By Byron Moore, posted July 31, 2017
Originally published in the News Star and the Shreveport Times on Sunday, July 30, 2017.
Q: My husband and I are still relatively healthy, but we’ve told each other we don’t want to spend any of our days in a nursing home. It seems like it would be cheaper to just care for one another at home. Is that right? Which costs more – getting care at home or care in a nursing home?
A: That depends on whether you are counting just dollars, or whether time, energy and health are among the costs you are considering.
These days in Louisiana you’re looking at $4,000 to $5,000 per month for a semi-private room in a nursing home. That’s a basic cost with plenty of add-on costs possible.
If you receive care at home, the costs need to be counted in more than just dollars.
The average caregiver is a married 49-year old female who is employed. One out of four is of the millennial generation. That tells me that care is given not only by spouses, but also by adult children caring for one or more elderly parents.
That average 49-year old female’s parents may not be writing checks each month to a nursing home facility, put she is paying a significant cost in reduced work hours (and pay), missed promotions, time off from work and even quitting or retiring early. One estimate I read put this cost at over $300,000 for the “free” unpaid family member providing care. And those are just the financial costs.
There are also time costs. The average caregiver spends 24 hours per week in that role. It’s the job you have waiting for you when you get off work. A popular book on the topic is entitled The 36 Hour Day.
And then there are the costs in energy and health. The physical toll exacted on the caregiver, coupled with the emotional stress, can lead to increased health problems and even premature death.
If you reach the point where you (or your children) can no longer be the exclusive caregivers, you’ll have to pay a non-family member to offer care. How much will that cost? That depends on how much care is needed.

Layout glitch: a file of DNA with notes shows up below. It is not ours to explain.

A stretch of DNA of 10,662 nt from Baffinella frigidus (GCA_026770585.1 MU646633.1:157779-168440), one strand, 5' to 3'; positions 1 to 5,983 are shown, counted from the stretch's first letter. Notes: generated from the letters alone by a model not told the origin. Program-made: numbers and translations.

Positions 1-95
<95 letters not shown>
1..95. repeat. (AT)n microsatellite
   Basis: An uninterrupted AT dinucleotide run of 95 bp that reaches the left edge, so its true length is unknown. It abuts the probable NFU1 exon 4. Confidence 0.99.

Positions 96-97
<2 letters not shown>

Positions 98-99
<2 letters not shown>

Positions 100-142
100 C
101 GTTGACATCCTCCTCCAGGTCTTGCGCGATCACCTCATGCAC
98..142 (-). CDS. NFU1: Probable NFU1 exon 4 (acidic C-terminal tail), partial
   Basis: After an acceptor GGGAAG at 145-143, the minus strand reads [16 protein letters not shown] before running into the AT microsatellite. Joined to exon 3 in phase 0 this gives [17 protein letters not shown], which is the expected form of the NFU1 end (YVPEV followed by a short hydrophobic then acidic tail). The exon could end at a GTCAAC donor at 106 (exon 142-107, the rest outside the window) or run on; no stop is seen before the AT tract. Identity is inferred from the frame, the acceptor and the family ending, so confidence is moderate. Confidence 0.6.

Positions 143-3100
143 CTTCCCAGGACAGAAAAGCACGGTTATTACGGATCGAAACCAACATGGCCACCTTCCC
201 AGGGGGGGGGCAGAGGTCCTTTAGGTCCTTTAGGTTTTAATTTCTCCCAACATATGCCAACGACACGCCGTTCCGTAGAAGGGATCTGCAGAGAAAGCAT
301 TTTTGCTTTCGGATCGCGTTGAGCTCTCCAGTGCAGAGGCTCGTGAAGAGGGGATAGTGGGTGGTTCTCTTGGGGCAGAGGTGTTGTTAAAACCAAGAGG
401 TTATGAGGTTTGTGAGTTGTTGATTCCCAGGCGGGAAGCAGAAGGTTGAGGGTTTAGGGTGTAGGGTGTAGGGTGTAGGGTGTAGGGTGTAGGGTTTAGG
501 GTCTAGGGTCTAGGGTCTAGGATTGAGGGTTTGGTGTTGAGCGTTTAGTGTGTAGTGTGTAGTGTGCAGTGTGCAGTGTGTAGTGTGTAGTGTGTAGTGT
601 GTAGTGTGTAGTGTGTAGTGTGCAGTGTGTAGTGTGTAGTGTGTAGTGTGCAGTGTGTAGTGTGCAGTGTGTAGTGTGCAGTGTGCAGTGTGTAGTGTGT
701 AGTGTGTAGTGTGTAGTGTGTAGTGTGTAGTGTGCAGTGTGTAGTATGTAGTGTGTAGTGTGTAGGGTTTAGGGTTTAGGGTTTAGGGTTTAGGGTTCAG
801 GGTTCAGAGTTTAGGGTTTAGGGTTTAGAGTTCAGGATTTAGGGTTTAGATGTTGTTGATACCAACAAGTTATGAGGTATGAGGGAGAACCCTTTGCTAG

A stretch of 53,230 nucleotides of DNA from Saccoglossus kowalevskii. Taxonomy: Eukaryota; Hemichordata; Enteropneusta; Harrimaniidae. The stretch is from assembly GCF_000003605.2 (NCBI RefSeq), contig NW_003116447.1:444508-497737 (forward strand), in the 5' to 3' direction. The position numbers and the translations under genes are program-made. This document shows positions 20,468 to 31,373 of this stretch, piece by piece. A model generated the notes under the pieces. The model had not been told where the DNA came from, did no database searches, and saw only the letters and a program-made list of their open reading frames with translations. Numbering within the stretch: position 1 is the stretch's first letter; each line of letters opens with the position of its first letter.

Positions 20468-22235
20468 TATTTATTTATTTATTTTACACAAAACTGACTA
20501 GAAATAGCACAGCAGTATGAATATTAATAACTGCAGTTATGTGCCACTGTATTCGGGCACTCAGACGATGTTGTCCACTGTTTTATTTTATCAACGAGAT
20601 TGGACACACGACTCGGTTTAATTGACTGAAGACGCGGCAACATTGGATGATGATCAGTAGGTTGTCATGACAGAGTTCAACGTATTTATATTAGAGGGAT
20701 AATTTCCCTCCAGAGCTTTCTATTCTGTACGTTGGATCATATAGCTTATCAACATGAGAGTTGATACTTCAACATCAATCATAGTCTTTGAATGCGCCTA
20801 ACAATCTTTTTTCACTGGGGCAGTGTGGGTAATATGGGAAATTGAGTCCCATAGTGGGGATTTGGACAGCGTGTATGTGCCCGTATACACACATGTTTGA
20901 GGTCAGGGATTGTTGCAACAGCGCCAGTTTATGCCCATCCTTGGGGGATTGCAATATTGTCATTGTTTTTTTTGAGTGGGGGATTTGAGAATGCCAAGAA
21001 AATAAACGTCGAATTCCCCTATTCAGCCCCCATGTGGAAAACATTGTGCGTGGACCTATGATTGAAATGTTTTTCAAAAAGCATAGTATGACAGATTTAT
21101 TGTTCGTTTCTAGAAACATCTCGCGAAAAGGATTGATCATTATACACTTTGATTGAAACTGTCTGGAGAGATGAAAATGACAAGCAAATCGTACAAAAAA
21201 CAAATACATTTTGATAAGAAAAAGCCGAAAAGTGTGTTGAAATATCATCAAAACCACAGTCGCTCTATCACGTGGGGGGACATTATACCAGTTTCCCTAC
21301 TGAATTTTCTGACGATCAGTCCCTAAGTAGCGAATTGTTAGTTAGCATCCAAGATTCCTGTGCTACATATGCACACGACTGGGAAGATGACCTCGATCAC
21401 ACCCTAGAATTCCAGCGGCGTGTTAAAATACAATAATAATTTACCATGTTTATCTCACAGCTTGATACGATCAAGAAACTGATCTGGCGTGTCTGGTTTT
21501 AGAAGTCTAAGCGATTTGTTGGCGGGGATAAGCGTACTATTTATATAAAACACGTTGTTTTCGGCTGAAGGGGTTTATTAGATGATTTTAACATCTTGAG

If you want a paid caregiver to be in your home 40 hours per week, you’ll pay on average about $30,000 per year in costs. If you need someone every day for twelve hours, you’ll pay about $60,000 per year. And if you need assistance 24/7/365, you’re looking at a cost of about $120,000 per year.
Kind of makes the nursing home options look cheap, right?
No one can predict the future, but we can do our best to prepare for it.
Physical preparation. There are no guarantees, but you can at least tilt the odds in your favor. Begin by taking stock of your physical health and doing everything practically possible to maximize your health. A great deal of financial damage is done as a result of physical neglect. Working with your health professional, make a plan of diet, exercise and sleep that will serve you well in your later years.
Financial preparation. If you or your spouse do ever need long-term care (whether in an institution or at home), how will you pay for it?
If you answer is, “we’ll have to pay for it out of our own pocket,” you’re telling me you are willing to incur the maximum possible expense and cost to your estate.
Why not investigate opportunities to spread that risk (and cost) around with long-term care insurance? These days plans are available the traditional way, through the payment of a premium.
But plans are also available via asset-based products. These plans involve repositioning some assets, housing them at insurance companies. Some plans simply reimburse costs you incur in obtaining long-term care. Others may actually pay a cash amount, regardless of cost you incur. This would come in very handy in the case of a family member providing care “for free.”
Any form of long-term care is expensive. Some costs can be measured financially. Most cannot.
But any of the cost you may face—whether financial, time, energy or health—are best dealt with advanced preparation, not wishful thinking.